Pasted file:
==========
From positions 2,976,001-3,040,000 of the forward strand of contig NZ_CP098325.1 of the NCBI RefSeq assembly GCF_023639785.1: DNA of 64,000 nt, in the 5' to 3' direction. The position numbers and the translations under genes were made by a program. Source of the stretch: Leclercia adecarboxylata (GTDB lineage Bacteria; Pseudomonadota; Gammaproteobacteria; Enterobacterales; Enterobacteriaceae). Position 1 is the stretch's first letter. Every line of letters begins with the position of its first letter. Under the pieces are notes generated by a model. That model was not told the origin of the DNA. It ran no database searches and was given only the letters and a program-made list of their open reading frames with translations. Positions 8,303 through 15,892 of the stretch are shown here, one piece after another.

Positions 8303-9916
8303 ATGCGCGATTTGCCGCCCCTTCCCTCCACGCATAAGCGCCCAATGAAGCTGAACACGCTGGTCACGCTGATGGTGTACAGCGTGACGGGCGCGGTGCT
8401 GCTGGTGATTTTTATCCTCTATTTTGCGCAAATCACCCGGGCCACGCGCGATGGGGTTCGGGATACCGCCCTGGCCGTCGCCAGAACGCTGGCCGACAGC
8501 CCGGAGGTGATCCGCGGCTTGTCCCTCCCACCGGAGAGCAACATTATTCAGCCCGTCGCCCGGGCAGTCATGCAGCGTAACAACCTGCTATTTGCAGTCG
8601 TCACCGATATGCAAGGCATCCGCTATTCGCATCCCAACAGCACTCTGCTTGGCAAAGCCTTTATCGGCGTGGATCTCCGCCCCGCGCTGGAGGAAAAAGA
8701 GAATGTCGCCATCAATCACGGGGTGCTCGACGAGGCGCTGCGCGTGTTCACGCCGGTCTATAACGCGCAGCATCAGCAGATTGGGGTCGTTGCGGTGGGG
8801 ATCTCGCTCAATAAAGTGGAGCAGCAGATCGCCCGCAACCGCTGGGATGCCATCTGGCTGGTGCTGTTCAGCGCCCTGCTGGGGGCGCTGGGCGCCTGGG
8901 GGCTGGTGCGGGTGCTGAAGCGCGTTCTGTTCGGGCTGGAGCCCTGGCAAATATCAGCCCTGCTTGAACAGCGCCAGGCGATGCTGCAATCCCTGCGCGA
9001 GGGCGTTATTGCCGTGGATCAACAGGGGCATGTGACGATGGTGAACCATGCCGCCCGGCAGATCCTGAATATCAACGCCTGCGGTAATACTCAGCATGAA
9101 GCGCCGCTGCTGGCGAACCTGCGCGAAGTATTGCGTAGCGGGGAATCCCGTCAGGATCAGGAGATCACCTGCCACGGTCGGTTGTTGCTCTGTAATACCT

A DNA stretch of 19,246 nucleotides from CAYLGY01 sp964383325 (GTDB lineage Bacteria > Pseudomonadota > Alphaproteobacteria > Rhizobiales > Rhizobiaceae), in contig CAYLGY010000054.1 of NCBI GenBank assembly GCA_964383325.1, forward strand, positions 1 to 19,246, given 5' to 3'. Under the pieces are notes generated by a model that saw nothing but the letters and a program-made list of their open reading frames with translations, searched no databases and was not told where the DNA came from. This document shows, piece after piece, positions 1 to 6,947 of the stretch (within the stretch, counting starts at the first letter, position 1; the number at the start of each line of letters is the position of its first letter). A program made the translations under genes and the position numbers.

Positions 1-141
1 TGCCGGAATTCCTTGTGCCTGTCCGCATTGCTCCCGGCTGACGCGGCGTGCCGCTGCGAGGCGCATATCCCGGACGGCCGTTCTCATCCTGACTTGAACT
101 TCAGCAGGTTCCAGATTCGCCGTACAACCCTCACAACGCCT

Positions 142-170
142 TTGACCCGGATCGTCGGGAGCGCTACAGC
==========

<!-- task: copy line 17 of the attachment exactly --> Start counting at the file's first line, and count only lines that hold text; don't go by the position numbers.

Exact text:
142 TTGACCCGGATCGTCGGGAGCGCTACAGC